Having said all of this I do believe that teachers need our support and want school libraries. One of my questions in my masters research was ‘do you think the school library is important’ and 100% answered yes. However, when asked if they use it themselves the number reduces dramatically. So where is it all going wrong? Life long learning come from the skill of information literacy and learning how to learn. If this is not embedded in our teachers how can they pass these skills onto their students? I recently found a study by Kasu and Demiralp where they concluded that teacher training programmes do not support teachers to up-skill life-long learning competencies (2016). If this is the case, how can teachers be expected support their own students when teaching. “Scheuch, Shouping and Gaston(2009) highlighted that even if pre-service teachers have the basic skills of the field they study, they still lack basic research and learning skills belonging to all disciplines” (Kazu, H, Demiralp, D, 2016) and in my own experience I would agree. Teachers are so busy that they automatically go to Google themselves to find good resources for their students. They don’t think to ask the librarian and they don’t think to look in the school library and this has to change.
How can we improve the relationship between teachers and librarians?
So what can we do about this? Apart from teacher training programmes seriously looking at how they should be working with school librarians we need to make it as easy as we can for teachers to access our skills and support We need to encourage teachers to think about upskilling themselves and their students by using the library and librarian in their own schools and get them to understand what they are missing out on by not using their school libraries. The demand has to come from the teachers so let’s enlighten them to what they could be achieving by using their school library.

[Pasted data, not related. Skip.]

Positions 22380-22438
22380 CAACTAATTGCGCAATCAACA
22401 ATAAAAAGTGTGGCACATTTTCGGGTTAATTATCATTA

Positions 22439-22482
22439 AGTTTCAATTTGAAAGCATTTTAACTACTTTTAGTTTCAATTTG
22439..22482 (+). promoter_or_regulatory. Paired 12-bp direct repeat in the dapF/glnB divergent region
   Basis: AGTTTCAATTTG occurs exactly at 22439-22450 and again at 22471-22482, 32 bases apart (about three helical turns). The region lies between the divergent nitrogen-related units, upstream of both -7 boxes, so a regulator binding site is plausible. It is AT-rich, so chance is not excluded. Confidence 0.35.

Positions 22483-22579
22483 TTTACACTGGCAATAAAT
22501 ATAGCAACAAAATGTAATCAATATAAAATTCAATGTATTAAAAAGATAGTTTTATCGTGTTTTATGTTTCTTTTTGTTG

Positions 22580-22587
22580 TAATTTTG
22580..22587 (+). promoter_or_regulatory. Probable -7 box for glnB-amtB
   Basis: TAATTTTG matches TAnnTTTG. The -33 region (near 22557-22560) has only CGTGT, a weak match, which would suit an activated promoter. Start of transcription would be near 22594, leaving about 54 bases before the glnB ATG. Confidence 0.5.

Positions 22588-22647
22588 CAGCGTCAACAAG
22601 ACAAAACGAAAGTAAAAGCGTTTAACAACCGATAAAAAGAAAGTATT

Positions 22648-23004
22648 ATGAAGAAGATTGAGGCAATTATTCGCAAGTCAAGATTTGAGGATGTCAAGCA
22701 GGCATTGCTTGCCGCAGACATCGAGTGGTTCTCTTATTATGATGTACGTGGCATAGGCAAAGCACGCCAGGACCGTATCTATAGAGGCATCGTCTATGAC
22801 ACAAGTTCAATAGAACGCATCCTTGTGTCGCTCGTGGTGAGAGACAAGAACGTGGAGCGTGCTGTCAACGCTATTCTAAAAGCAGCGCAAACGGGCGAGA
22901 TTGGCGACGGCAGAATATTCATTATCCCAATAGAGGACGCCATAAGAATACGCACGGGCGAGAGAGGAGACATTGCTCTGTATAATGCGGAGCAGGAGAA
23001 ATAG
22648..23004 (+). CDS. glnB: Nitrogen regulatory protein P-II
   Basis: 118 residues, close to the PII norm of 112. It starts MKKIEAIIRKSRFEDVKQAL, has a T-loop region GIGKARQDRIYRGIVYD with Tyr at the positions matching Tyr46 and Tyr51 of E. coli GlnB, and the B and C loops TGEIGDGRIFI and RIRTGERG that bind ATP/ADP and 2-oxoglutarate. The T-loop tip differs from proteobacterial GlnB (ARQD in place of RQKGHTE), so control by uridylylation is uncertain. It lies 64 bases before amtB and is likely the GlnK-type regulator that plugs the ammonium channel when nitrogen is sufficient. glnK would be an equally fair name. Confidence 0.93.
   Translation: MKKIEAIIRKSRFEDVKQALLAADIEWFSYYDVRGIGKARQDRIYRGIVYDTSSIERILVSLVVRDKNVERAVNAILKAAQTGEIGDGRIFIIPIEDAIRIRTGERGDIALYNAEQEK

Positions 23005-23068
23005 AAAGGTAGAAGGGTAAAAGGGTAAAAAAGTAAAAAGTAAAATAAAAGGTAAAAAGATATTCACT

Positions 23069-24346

If you are a teacher reading this I have a couple of questions to ask… Do you know what resources are in your school library for your subject? Are there books as well as online resources? Are they good enough for you to want your students to access them?
If you are sitting here honestly saying you don’t know then I suggest that the next time you are in school you find out. Talk to your school librarian and see what is there. On a basic level school librarians are there to provide good quality academic resources and if you use them for that and nothing else what an amazing step forward. Many teachers struggle to find enough resources for their classrooms and some even buy there own but have never found the time to look at what is in their school library. Many teachers spend a lot of wasted time looking for websites that are suitable for their subject and putting them in a files for their students to access. Did you know that this is what a school librarian can do for you? Are you frustrated that when you ask your students to do some research that many of them cut and past from Wikipedia? We know this is what is happening but how can we support and teach good practice?